“This one is last year’s model, so it’s on sale,” the sales clerk says. “This one over here, however, is a popular model because it’s a flight attendant that can visit you anywhere on the trail!”

I’d nod my head thoughtfully. “Oh…. Yes, that does sound tempting….” =)

I also learned that before my arrival, Amanda had dubbed the hiker Donut. Or maybe Doughnut. I’m not sure the spelling of his trailname had been settled or even discussed, but Donut is shorter to write so that’s what I’ll use. =) She’d given him a box of Krispy Kreme donuts to munch on and said he could be called Donut, but only if he ate all of the donuts in the box. She really wanted to get rid of those donuts! (He didn't eat all of the donuts, however, probably wanting to leave some for other hikers, but we’re still calling him Donut.)

I partook from the trail magic as well, and while standing around chatting, a few other hikers arrived off the trail who joined the Unicoi Gap party. To make the party even bigger, a couple of more hikers who had stayed in Helen overnight were dropped off at the gap to continue their hikes including… someone I recognized! After having took four zero days, I thought everyone I knew was far ahead of me now, but it was Bionic Woman! I guess the one leg was proving to be a major handicap in her hiking speed.

Knowing she was from Germany, I asked her what she thought of Helen—our Disney-ized version of it. She thought it was hilarious. She also said that she was getting a new leg in Charleston, SC, soon, which she hoped would work better for a thru-hike like this. Amanda thought that was particularly interesting. And how cool would it be to just replace body parts as they wore out or got tired. Blistered feet? No problem! Switch them out for these new ones! Knees hurting? There are spares in Atlanta you can try!

Unicoi GapDscn4179
But in all seriousness, I was glad to see Bionic Woman still going at it. Her handicap might be slowing her down, but she wasn't going to let it stop her!

Amanda still had a bunch of drinks and snacks for passing thru-hikers, but we were ready to go back into town and we decided to leave an ice chest with all of the goodies for the thru-hikers. We’d pick it up again tomorrow when she dropped me off on the trail again.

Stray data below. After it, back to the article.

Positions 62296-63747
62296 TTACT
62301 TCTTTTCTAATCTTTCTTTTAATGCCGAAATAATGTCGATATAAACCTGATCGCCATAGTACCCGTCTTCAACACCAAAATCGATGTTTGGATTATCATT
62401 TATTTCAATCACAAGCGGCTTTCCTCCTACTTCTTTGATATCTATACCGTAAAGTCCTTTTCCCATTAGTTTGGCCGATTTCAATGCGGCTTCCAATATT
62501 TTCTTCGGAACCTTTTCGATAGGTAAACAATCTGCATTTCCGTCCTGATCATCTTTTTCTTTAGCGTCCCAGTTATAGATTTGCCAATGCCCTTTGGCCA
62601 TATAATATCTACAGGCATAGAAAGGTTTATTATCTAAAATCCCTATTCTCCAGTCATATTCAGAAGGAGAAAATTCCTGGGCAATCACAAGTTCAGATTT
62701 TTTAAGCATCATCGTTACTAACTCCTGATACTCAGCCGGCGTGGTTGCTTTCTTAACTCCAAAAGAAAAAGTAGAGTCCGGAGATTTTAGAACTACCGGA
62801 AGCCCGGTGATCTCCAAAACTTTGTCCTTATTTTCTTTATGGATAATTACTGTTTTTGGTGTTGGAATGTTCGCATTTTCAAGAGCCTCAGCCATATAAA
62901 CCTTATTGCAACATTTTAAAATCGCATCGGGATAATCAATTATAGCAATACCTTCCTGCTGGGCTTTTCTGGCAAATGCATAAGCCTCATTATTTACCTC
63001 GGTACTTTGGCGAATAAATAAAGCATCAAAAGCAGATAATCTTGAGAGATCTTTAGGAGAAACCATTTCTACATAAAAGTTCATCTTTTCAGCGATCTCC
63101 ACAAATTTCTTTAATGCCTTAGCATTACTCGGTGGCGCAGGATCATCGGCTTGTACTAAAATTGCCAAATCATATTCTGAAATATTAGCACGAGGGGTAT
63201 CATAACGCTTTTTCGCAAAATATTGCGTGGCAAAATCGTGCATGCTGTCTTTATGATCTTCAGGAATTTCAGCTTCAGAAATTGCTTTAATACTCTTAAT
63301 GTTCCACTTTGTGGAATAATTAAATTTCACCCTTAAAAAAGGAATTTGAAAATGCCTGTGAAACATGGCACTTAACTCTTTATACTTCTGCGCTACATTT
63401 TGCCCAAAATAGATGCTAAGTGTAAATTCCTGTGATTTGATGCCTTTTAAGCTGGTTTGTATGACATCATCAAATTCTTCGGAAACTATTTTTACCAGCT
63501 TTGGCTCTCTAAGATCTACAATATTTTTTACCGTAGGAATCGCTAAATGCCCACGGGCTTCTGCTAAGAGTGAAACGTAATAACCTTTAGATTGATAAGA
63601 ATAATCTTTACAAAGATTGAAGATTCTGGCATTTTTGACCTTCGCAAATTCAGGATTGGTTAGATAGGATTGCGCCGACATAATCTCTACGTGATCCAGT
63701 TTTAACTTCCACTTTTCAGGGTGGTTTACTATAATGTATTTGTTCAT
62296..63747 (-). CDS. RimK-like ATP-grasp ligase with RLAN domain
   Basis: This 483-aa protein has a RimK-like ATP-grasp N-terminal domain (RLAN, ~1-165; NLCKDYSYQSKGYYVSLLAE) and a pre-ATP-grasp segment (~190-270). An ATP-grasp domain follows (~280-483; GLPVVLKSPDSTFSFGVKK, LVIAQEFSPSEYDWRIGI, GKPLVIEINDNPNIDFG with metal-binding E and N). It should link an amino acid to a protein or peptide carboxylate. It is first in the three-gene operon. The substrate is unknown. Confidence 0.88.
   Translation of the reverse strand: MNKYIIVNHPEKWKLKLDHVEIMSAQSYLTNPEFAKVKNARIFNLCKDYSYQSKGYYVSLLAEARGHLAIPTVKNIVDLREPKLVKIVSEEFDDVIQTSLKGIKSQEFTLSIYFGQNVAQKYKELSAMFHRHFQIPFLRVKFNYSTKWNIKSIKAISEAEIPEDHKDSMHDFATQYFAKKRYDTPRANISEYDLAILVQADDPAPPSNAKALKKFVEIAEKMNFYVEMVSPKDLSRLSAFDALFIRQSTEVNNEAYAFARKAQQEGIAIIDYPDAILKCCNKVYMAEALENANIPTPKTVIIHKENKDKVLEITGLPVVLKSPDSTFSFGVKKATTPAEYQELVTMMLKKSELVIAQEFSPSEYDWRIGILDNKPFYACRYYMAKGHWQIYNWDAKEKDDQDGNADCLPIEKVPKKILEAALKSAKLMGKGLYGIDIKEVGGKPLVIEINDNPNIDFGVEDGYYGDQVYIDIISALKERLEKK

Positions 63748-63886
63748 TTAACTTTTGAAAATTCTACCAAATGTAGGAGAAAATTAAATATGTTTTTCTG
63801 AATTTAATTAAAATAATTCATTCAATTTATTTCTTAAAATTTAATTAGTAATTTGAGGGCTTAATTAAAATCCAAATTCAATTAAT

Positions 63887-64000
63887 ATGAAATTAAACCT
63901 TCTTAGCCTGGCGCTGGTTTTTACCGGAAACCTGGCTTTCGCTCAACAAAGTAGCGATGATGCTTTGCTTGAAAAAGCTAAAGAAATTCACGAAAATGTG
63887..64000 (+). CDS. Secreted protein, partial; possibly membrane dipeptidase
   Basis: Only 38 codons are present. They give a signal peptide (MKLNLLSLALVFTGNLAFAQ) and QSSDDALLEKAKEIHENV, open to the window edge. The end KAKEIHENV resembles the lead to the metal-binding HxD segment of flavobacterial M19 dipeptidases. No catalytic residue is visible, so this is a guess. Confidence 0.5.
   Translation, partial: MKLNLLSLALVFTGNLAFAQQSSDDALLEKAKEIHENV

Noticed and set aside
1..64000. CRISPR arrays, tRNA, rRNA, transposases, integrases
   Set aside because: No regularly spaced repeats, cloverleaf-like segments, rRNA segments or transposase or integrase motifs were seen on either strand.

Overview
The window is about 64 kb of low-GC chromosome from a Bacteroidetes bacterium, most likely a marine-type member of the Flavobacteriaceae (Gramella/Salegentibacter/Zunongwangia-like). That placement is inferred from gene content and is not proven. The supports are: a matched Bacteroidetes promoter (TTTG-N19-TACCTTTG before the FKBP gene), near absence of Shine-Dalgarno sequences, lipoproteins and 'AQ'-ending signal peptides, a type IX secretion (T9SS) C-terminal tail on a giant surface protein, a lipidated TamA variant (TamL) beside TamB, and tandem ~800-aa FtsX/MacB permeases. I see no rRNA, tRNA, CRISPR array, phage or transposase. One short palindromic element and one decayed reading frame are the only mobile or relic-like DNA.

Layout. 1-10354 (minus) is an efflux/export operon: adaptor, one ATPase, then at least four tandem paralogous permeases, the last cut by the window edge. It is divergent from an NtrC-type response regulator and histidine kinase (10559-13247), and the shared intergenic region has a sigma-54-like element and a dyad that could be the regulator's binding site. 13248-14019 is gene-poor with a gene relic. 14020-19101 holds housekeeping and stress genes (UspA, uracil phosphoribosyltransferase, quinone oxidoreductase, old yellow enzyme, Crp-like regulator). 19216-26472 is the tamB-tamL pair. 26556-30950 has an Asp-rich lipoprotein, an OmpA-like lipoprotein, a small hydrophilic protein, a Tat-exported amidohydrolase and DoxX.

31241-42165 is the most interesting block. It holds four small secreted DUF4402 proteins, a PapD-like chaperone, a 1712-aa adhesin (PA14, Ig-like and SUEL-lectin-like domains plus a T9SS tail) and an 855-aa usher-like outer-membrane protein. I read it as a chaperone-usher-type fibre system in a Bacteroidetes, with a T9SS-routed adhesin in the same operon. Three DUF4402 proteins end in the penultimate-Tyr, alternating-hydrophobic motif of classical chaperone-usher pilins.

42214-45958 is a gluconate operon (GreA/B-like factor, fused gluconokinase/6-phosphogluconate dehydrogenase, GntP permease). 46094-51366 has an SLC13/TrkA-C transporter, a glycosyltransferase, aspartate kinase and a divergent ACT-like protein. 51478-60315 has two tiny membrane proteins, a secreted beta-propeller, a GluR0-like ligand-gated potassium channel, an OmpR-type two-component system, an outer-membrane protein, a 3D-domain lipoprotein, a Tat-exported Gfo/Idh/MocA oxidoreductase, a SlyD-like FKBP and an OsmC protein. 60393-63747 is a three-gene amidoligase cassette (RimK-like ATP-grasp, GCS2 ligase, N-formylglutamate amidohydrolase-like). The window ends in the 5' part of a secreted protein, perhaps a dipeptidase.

We drove back into the Bavarian town of Helen and checked into the Super 8 for the night. We were a little surprised when opened the door and saw the whirlpool tub next to the bed and mirrors on the wall. I thought we got a room for the night—not one by the hour! I stood speechless for a few seconds upon opening the door, not sure what to think. Amanda was still pulling her luggage out of the car and came in a minute later, as stunned as I was.

“Well,” I said. “That’s kind of funny, really…”

As it turned out, it was also a smoking room, which neither of us cared for. I hadn't thought to ask for a non-smoking room. I tend to assume rooms are non-smoking unless otherwise noted, but I know some hotels sometimes put thru-hikers in smoking rooms because we smell so bad. It wasn't a particularly strong smell of smoke, though, so we propped open the door for the rest of the afternoon and decided just to live with it.

In the evening, we ate dinner at a local German restaurant for Amanda’s birthday (happy birthday, Amanda!). She does like her German restaurants, and we were told this was the best one in town. Then we walked over to the small grocery store for me to resupply. Tonight would be my last night with Amanda’s support and I figured I’d need 5 nights and 6 days of food to get me to the NOC for my next resupply. And rain was in the forecast. *sigh*
Steps today: 25,303 steps
Miles today: 9.7 miles
Total miles: 61.7 miles
The newly dubbed Donut—the first trailname Amanda got to give somebody! =)Dscn4184

Amanda and I were pretty surprised to see this whirlpool tub and mirrors next to the bed in our room!Dscn4186

We ate dinner here at the Bodensee Restaurant for Amanda’s birthday. =)Dscn4189

Good times!

And watch out for bears!


Violets said...

Sleep apnea IS a serious health risk. It's also treatable.
Poor guy probably hasn't reached proper REM in years. It causes depression, and heart issues, and a variety of other challenges related to waking up just enough to kick start the breathing mechanism all night long. But no...he might not know his snoring is that bad. He probably doesn't even know he's waking up so often. Hopefully he'll now go to a dr...get treated...and become a nicer person.

Just imagine how you'd feel if you hadn't had a full night's sleep in over a year...5 years...10 years...?

Anyways, yes...snoring is bad. But no, he might not know about the problem unless someone tells him.

Honey Bear Clan said...

Oh, there we go!

Benjamin O. Mayberry said...

I laughed as much reading about your sleep apnea sheltermate as I did while reading my favorite passage in A Walk in the Woods. Bravo.
"If the mattress stains were anything to go by, a previous user had not so much suffered from incontinence as rejoiced in it. He had evidently included the pillow in his celebrations.

Sue KuKu said...

I've decided to read these current adventures at the same time as your first time on the AT. Trying to coordinate so I'm reading about on the same stretch of trail, shelters, etc.

It's been fun, so far.

And, yes, the sleep apnea is funny to us because we weren't there!